You’ve been mentoring young people in songwriting and guitar technique. In what ways has this given focus to your own songwriting and has it been a rewarding experience to watch your students grow and develop into musicians and performing artists?
Yeah! It’s been a really cool experience watching them grow up and become really passionate about music and watching how it becomes part of their identity. I just try to share my excitement about playing guitar with them because I think it makes them excited about it and it encourages them to get into it for their own reasons. I’ve really tried to encourage the kids to play in bands of their own, and I’ve put a bunch of them together in bands for shows. One of the bands is called Nox. They started at around 9 or 10 years old and now they are in high school. I’m about to record a record with them at Inner Ear studios in DC. Teaching is good because not only do I get to connect with the kids and watch them grow, but it also makes me keep up my guitar chops and gets me thinking about technique and gets me listening to music very carefully.
Did you ever get given a mix tape that would change the trajectory of your life? And if you made a mix tape for someone today, what tracks would you choose to be on it?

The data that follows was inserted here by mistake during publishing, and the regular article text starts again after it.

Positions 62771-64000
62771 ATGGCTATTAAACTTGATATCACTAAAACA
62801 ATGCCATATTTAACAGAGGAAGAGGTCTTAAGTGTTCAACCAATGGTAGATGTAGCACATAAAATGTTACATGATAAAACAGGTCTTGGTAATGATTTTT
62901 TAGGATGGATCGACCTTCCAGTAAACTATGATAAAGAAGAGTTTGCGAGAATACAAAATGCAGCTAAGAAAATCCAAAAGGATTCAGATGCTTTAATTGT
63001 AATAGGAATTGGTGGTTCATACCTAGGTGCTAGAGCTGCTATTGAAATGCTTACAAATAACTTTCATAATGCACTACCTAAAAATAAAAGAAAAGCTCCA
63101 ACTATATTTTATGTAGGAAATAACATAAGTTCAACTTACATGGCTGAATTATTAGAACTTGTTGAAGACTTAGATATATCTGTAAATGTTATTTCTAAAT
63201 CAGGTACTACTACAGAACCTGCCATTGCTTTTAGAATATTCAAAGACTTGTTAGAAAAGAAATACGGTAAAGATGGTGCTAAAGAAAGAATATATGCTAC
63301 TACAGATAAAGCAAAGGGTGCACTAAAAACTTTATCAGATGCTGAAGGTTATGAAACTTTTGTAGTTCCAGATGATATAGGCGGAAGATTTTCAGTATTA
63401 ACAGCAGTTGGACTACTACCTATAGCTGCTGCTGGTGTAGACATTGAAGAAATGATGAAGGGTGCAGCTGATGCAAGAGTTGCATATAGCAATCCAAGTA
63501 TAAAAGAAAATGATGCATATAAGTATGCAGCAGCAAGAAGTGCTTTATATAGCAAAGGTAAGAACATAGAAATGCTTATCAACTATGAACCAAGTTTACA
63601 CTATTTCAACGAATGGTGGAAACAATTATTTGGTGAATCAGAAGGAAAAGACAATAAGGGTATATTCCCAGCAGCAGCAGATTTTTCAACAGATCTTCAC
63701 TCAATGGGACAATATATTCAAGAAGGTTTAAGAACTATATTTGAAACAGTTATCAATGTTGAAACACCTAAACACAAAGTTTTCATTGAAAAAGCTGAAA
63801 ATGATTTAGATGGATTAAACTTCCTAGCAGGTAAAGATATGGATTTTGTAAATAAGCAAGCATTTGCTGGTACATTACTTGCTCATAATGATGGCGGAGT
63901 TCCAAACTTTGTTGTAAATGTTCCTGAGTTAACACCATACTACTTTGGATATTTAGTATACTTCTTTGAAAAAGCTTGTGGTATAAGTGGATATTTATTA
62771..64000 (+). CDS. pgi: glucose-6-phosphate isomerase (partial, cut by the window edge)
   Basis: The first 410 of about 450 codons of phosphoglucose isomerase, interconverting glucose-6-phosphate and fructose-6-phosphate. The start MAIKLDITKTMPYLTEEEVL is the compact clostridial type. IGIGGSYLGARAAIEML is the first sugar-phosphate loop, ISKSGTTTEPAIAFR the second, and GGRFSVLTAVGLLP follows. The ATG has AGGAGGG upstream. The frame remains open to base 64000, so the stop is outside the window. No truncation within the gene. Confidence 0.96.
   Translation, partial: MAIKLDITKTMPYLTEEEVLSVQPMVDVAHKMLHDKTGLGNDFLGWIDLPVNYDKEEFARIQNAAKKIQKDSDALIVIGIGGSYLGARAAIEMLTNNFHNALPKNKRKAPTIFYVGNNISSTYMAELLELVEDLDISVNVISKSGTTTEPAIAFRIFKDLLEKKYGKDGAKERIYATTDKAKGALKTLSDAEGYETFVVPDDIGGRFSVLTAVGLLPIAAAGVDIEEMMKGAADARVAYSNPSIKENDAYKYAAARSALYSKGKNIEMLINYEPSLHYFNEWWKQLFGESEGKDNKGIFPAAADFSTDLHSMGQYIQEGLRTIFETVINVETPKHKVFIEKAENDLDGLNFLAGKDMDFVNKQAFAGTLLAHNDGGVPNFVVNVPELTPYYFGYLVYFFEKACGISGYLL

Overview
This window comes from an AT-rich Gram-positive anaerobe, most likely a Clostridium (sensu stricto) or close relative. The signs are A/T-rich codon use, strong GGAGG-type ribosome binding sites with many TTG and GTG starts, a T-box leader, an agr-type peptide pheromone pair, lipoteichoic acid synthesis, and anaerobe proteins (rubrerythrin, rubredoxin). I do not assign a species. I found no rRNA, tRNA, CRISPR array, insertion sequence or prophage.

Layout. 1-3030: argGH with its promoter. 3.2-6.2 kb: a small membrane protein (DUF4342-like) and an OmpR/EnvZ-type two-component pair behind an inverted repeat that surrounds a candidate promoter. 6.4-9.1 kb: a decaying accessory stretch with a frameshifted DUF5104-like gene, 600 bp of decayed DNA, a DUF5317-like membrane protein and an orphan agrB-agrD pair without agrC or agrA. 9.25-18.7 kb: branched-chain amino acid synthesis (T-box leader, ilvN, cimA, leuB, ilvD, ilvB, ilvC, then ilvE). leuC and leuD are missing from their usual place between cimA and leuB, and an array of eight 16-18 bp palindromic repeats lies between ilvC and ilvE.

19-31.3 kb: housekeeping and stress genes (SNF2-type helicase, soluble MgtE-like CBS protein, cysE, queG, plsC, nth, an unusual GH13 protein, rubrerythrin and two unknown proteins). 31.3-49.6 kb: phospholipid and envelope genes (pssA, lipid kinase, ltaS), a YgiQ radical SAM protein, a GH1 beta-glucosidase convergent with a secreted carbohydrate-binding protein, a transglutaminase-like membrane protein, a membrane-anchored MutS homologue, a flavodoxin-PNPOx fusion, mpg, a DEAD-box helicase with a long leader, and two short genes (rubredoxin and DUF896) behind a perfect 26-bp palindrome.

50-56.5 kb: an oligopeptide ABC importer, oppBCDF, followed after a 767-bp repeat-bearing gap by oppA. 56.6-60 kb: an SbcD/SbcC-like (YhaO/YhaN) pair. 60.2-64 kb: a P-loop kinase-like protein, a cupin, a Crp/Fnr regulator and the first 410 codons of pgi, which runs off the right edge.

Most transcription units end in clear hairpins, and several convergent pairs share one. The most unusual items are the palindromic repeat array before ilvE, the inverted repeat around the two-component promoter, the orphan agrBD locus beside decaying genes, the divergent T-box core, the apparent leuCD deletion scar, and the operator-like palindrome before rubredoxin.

Yes, I learned a lot about music from mix tapes. I still have some of the mix tapes that friends made for me in the 80s and 90s. I had a tape in college that had Wire’s Pink Flag, the Adverts and the Damned on it that I listened to incessantly, and also one of Richard Hell, and Throbbing Gristle. One with the Slits and the Raincoats. I remember one I had when I was thirteen, with The Kinks and Herman’s Hermits on it. If I were to make one right this minute I’d probably include King Crimson songs from In the Court of the Crimson King, The Equals, The Lefte Bank, the Zombies…
Finally – did you ever busk or hold down some crazy/dull day jobs to pursue your music?
Oh yes. Here are some of the jobs I had in Boston:
I was a temp office worker in a hospital, I worked in a record warehouse packing and shipping records, I did landscaping jobs, I worked for a company that made toys, I worked at a place that duplicated video tapes putting labels on the tapes and shipping them. I worked in visitor services at a museum. I worked as an office worker at a teachers union. I ran the fax machines and copy machines at a healthcare company.
I liked having low responsibility because it gave my brain time to day dream and to think of songs while I was at work. Rent in Boston was high and my band never toured enough to make enough money.
Lucky for us, Mary Timony got through all those day jobs, so we got the chance to hear her music. Catch Ex-Hex at the Thekla on November 10th. Tickets can be bought in advance from Bristol Ticket Shop here.
November 8th @ Ruby Lounge, Manchester
November 9th @ Oobleck, Birmingham
November 10th @ The Thekla, Bristol
All words by Melz Durston. More writing by Melz on Louder Than War can be found at her author’s archive.